What Splitt wants to make clear is that Google is not an antagonist of the SEO community, but is “trying to do everything possible to bring good qualified traffic to people, and to spread as much information as possible”.

And this is also the meaning of his work as a “public voice”, an activity of dialogue that sometimes degenerates: “I do not like it when people become unjust, they distort your words and call you into question for things that you did not do or did not say”, for example, assuming hidden meanings behind claims that, Splitt assures, are never there. “I don’t spend 20 minutes sitting there on my computer or on my phone thinking of a sinister way to answer or to confuse people” and when “I don’t know a thing or an answer, I prefer to admit it and not answer it” (and if instead he cannot say one thing he admits it, he says).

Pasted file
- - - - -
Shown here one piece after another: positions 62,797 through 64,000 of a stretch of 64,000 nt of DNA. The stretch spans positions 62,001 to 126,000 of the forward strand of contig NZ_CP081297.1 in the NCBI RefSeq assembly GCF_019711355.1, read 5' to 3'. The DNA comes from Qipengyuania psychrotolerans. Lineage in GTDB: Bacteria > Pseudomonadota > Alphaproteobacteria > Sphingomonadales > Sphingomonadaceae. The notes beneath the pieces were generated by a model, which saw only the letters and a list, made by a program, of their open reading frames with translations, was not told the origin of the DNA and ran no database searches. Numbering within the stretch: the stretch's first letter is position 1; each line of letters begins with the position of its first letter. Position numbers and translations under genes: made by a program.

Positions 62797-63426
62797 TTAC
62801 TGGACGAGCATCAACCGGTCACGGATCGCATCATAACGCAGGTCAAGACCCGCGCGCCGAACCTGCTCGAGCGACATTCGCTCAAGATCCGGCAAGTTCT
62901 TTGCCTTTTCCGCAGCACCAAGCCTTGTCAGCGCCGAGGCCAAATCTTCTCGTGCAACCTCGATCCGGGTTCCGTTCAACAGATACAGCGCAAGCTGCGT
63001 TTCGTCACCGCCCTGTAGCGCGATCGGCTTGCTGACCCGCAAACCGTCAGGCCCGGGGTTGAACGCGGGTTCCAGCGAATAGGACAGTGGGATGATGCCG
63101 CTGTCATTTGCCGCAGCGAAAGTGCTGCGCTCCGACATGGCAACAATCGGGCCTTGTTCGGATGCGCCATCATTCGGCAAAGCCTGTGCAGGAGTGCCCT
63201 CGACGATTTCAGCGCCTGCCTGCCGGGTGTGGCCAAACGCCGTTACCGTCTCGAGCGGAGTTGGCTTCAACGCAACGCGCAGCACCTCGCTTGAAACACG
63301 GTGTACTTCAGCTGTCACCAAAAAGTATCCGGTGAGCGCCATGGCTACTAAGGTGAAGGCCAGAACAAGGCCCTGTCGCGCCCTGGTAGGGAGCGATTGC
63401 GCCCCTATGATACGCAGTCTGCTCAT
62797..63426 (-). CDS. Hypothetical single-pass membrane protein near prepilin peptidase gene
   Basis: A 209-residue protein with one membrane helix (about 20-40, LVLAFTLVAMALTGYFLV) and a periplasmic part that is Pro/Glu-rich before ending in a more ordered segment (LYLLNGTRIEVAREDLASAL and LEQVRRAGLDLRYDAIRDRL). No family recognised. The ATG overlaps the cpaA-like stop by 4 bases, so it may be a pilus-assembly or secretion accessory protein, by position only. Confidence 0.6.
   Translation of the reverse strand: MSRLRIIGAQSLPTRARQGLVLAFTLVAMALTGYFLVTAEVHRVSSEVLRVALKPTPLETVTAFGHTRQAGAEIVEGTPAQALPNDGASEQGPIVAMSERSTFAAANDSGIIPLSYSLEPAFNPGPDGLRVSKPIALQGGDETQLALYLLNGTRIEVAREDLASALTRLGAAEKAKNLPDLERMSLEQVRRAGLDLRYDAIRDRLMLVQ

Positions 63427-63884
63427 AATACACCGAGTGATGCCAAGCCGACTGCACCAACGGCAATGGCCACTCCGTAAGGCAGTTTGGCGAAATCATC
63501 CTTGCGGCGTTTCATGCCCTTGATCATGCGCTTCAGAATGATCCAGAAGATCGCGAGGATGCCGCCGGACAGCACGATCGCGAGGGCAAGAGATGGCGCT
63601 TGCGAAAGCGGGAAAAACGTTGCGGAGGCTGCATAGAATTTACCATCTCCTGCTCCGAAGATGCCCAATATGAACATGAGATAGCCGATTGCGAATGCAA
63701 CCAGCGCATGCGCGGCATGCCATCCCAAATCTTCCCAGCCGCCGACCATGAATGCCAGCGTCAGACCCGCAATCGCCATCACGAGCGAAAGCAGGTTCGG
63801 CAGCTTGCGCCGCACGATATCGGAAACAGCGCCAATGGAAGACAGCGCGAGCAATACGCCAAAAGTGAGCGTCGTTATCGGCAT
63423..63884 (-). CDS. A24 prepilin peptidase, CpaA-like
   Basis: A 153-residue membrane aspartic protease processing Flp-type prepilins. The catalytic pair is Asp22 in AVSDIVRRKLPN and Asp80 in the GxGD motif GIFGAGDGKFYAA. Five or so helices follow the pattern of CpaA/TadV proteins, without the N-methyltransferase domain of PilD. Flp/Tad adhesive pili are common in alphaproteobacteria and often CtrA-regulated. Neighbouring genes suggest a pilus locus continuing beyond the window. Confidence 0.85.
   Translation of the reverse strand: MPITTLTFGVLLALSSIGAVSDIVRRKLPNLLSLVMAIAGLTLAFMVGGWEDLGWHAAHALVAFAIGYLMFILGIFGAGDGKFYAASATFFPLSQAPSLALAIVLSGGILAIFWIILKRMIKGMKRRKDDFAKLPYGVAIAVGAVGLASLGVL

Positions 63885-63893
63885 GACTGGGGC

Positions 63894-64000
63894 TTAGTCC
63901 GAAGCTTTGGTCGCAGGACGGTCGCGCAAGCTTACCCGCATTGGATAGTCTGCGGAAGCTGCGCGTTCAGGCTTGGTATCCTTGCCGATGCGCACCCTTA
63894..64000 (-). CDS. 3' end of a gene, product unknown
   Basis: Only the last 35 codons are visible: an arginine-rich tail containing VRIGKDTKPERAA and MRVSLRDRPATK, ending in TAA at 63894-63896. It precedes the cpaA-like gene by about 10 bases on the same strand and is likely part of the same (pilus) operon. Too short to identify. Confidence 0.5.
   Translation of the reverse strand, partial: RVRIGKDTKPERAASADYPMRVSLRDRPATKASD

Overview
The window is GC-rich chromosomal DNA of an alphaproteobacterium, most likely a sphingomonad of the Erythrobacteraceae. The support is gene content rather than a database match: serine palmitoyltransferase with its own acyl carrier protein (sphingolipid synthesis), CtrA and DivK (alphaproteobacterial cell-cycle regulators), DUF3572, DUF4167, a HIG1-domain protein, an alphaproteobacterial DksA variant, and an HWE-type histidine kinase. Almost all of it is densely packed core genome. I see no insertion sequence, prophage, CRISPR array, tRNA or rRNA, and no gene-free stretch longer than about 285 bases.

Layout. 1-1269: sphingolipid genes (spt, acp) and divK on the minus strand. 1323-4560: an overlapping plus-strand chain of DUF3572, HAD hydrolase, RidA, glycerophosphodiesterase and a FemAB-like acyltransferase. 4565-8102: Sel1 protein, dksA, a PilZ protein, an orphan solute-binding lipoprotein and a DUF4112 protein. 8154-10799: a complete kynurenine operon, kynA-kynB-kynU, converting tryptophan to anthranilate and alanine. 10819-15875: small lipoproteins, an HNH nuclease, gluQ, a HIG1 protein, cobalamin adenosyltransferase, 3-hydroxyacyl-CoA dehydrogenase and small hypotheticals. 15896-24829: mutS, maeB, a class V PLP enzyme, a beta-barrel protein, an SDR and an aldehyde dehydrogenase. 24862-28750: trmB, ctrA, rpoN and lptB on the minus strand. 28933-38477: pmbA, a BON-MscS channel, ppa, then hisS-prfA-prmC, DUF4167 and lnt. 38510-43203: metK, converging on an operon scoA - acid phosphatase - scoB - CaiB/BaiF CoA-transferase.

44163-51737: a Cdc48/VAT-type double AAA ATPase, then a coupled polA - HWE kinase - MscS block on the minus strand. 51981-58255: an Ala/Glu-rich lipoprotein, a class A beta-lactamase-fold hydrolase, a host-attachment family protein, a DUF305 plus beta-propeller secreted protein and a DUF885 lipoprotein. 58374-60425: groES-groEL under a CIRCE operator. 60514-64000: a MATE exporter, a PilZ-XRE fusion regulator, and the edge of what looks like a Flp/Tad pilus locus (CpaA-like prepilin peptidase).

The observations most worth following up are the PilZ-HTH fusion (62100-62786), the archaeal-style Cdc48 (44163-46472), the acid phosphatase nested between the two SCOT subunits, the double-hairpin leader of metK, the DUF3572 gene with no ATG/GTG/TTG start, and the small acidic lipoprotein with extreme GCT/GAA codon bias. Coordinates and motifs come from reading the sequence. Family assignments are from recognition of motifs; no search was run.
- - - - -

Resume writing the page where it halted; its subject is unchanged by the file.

Questions about ranking and what really matters

Schwartz’s last question is also very personal and refers to Martin Splitt’s decision not to have (too much) information about the ranking, the secret salsa that everyone chase.

The Googler explains that, first of all, that having a few details about the classification system helps Googlers to be truly representative of the SEO community. The second reason he does not want this information is “because I’m really bad at keeping secrets!” , and moreover the ranking system keeps on changing and there are hundreds of factors.